Just because a substance has impressive specific strength, doesn't mean it has all the properties needed to make it generally useful.
Specific strength, the ratio of strength to weight, is a very important figure of merit for a material since it determines a number of theoretical limits. However, this totally fails to take into account other neccessary properties for a material suitable for more general use. A material should typically also be rigid, be practical to apply loads to evenly, not be subject to fatigue or hidden cracks, not be brittle or subject to catastrophic failure, and should have strength in the directions desired which depends on the application, but always some strength in each direction is desired for rigid components.
A material also needs to be affordable both to produce and to form or machine to the desired shape, and be resistant to the environmental conditions it will experience. While space programs expect and operate with large budgets, they do want to choose a less expensive option even if it is technically not the "best" one.
Ductile metals (steel, aluminum, titanium, etc) have many of the above desired features as well as fairly good specific strength, so they are extremely popular. Historically, the useful advance has often been fabrication techniques rather than fundamental materials, such as careful machining or 3D printing that allows a large, complex part to be made of a single piece of material with skins, structural members, and mounting brackets all combined and no wasted weight.
The Aerospace world is very conservative, even the mavericks like SpaceX.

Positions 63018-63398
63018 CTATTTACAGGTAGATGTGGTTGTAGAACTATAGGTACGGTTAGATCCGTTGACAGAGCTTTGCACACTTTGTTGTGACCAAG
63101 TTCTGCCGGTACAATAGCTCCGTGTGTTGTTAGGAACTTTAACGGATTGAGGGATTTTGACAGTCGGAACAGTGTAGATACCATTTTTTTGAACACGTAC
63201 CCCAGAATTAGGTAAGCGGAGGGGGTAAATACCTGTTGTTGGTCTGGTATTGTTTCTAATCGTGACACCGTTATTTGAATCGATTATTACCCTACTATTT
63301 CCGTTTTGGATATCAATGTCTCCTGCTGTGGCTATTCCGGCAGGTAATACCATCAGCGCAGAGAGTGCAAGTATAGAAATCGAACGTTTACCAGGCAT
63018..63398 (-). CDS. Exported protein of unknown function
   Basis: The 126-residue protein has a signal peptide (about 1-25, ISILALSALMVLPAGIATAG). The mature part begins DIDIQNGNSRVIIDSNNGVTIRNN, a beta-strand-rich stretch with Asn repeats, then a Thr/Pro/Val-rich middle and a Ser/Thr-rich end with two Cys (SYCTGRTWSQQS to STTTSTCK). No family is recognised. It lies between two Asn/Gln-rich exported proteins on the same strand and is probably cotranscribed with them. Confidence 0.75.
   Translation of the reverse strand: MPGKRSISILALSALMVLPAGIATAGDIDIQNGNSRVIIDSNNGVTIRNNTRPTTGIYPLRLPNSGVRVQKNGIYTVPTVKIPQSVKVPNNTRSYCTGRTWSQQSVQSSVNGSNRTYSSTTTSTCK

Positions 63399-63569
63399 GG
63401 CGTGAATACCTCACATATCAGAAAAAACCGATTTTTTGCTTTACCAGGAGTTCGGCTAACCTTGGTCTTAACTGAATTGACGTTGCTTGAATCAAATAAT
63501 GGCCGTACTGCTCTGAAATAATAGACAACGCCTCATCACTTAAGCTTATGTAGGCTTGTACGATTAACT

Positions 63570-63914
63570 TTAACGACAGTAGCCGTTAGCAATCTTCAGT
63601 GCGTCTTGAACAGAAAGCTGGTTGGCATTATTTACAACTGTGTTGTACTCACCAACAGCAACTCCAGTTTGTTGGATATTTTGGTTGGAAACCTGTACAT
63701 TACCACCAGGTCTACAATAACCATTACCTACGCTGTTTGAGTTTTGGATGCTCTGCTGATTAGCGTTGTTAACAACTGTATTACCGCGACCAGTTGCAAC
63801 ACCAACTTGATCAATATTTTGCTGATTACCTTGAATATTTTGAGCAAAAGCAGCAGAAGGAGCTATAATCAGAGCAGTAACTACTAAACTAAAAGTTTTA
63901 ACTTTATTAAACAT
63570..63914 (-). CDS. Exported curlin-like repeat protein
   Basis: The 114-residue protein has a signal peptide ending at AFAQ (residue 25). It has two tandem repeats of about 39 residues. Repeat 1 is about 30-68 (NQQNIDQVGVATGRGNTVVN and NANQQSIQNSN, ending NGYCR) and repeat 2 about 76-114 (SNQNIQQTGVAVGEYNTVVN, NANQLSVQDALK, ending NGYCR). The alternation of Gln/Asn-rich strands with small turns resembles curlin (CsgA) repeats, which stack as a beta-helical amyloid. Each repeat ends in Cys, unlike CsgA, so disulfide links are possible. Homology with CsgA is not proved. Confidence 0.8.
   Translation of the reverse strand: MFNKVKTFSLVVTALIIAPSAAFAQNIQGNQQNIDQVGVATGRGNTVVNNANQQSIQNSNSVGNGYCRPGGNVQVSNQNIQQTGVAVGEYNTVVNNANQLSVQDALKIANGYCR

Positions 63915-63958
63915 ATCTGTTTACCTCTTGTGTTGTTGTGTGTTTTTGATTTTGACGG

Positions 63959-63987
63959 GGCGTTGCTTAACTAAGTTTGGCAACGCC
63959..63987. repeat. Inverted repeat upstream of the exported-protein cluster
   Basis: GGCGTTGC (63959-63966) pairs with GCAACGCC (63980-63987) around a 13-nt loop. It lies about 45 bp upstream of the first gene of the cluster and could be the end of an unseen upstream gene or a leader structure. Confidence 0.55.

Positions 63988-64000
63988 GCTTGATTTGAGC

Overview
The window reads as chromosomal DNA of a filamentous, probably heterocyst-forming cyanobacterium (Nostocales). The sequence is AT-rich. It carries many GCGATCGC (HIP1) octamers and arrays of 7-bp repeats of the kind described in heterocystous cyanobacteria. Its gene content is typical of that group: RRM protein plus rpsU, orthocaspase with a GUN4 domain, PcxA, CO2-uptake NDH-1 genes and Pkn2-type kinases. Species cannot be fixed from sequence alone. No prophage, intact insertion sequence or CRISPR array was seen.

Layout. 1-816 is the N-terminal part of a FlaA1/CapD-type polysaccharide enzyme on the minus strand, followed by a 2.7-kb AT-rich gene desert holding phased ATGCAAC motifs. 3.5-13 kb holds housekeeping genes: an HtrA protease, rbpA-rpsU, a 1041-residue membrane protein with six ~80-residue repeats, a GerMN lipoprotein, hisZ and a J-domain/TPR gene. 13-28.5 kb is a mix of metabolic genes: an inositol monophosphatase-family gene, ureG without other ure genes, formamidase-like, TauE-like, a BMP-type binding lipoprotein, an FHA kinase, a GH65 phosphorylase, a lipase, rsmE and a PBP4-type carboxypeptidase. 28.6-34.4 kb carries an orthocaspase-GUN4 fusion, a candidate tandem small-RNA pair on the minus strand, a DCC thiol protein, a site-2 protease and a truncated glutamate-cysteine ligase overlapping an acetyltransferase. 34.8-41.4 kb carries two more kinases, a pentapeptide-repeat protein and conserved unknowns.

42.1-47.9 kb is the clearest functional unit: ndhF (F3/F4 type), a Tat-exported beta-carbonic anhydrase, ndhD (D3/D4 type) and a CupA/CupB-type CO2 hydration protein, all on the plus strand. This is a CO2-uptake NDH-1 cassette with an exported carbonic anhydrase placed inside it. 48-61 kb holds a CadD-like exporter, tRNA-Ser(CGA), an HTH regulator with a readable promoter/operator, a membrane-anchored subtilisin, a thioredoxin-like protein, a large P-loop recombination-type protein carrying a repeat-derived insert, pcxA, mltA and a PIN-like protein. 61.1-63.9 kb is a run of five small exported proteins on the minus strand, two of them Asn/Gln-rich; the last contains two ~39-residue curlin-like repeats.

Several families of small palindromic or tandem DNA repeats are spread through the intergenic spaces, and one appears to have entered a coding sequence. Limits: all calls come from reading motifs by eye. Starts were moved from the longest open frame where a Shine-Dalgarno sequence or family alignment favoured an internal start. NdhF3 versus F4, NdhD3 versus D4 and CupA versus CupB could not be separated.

Simply put, the world of aerospace engineering does not react to trends in technology very quickly at all, and especially not at the rate of hype and rumor. Aerospace projects often take years from beginning of design to completion, and safety concerns and the need for very expensive projects to succeed the first time mean that if an old technology works, a new technology will only be used if it provides a huge benefit or makes something possible or economically feasible that wasn't before.
While SpaceX has been less conservative in a number of respects than the "old guard" aerospace contractors and space agency staff who have historically designed rockets, that doesn't mean they aren't bound by the same conservatism for the same reasons, and moreover SpaceX has often followed the principle of using inexpensive, simple technology where possible to save costs -- for example, making Starship out of ordinary high strength stainless steel.
We're Kind Of Already Using It
Graphene refers to a single sheet of the graphite crystal. Carbon fiber, such as is used in carbon fiber composites, is made of carbon. Depending on the type of carbon fiber, a significant portion of the carbon is indeed in the form of graphene! While carbon fiber composites are a pretty good material and are used in a number of aerospace applications, they have limitations that mean they aren't particularly heavily used in space. Notably, Rocket Lab's Electron uses carbon fiber composite for the main body of the rocket.
Super-Specific-Strength materials tend to be specialized
Looking at Wikipedia's list of materials by specific strength, the highest specific strength materials (higher than ductile metals) listed include mostly:
- Fibrous materials, which will only produce cloth or rope by themselves (and whose strength is fundamentally tied to their fibrous form)
- Nanostructures that don't necessarily reflect a practical bulk material
- A wood that, while very strong and light, resembles styrofoam in its fragility and crushability.
Graphene is a fad (for right now)
Graphene has recently been developed to a form where lots of experimental applications can be tested, but anticipation of what it might do is well ahead of what has been practically achieved. This is accompanied with a great deal of hype. This is far from new: I remember when carbon nanotubes were the big thing, and occupied roughly the same position in hype. Hopes of space elevators and similar super-engineering were much depressed over time as nobody really succeeded in bonding individual carbon nanotubes into a rope or yarn with strength matching that of the individual tubes.